We were scheduled to meet up with a gaggle of friends in Newport, many of whom were from out of town. Back when I was first reading up on chickens, I read about a freaky flesh-eating disease that killed a chicken. I'm panicking, because I think Spicy is going to die of the same thing. I offer to skip Newport and take Spicy to the vet. My reasoning is something sophisticated, like "We can't just let her die."
But neither of us know what is wrong with her, or if it's serious. Spicy has a bare butt and the coop was filled with her feathers. The feathers had fallen out through the night, by the handful. She's a smaller bird, so missing all of those feathers, she looks cold and pathetic. To make matters worse, we've already had our first snow and it's been wet and chilly.
Maybe she's stressed or has separation anxiety? For the last two days Coach had been in the garage in her cage for two days, while we broke her of her broodiness. Since chickens are very social, maybe the separation is making Spicy anxious? And yet, when I pick her up, we find spikes sticking out of her skin where she lost the feathers...as if she sat on a small porcupine.
Horrified, I grab my books and Chris googles "chicken feather problems," "chicken skin problems," and "chicken skin spikes". I suggest he check "molting." I had read about molting--chickens losing their feathers and getting a new "coat"--but didn't know how it looked. I finally read in my master chicken book a passage that says after molting, new feathers grow in through "tubular shafts." Amazing.
So she's molting. And when she started losing feathers on her wings, the "tubular shafts" turned out to be blue. We went to Newport.
While the birds have cut back dramatically on their egg production, for the winter, it was only a few weeks ago that 3 dozen eggs overwhelmed the fridge. Egg recipes are very much on my radar. This new quiche became an instant favorite over the last two months. I've found three occasions to make variations on it: one with less quinoa, and another with arugula. You can change the cheeses, or throw in different greens, but this weekend I'm going back to the kale-original. The recipe came from Hilarybee and is perfect just as it is.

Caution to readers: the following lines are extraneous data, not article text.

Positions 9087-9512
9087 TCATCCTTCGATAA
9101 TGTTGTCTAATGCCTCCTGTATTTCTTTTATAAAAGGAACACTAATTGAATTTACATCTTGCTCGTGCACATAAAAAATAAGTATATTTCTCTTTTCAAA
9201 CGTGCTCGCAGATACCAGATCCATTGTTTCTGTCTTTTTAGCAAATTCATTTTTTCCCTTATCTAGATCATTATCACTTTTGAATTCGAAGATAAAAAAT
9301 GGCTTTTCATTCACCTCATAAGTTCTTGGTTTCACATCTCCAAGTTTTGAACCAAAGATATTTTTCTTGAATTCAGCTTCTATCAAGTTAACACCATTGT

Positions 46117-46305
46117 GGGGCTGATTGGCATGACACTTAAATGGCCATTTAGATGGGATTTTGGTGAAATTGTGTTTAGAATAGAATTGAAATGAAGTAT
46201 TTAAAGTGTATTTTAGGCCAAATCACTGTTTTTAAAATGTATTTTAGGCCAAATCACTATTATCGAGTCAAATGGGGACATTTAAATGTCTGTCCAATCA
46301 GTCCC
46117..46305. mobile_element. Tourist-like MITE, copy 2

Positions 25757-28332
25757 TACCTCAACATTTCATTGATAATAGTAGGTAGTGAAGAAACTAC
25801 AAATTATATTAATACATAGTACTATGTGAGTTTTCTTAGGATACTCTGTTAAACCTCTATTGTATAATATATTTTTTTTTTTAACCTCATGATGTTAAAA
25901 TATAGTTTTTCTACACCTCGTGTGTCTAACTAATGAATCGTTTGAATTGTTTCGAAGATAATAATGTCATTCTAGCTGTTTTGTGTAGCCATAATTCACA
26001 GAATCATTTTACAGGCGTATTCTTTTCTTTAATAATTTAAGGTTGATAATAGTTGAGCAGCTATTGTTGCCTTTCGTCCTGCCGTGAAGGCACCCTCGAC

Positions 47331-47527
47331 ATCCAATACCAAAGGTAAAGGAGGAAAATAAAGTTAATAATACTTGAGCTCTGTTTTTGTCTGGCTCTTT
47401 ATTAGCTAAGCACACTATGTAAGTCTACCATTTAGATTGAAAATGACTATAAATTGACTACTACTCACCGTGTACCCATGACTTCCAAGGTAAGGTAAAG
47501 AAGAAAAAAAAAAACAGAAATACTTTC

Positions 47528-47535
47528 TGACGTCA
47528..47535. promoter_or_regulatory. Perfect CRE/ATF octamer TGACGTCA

Preheat the oven to 350 and prepare a 9″ pie dish (either butter the dish thoroughly or spray with baking spray). Rinse the quinoa. Combine the quinoa and water in a pan. Bring to a boil on medium-high heat and then reduce to a simmer. This will take about twenty minutes. Set aside.
Meanwhile, start to caramelize the onions. Heat the olive oil in a large saute on medium heat. When the oil is shimmering, add the onions. Slowly cook until the onions are soft and browned.
Remove the onions from the pan, and place them in a large mixing bowl. Add the kale into the hot onion pan. On medium heat, cook until the kale is wilted and bright green, about two minutes.
Allow the greens to cool. Squeeze out any extra liquid using a sieve or a clean dish towel.
Add the kale, quinoa, garlic, cream cheese and cheddar to the mixing bowl. Stir the ingredients so that they are evenly distributed.
In a small bowl, whisk the eggs so that they are well combined. Pour over the quinoa/kale mixture. Stir until the egg clings to the greens. Add salt and pepper.
Pour the mixture in the prepared pie dish. Bake for about 45 minutes, until the top is golden and the pie has started to pull away from the edge of the baking dish. This dish is delightful hot, but even better at room temperature.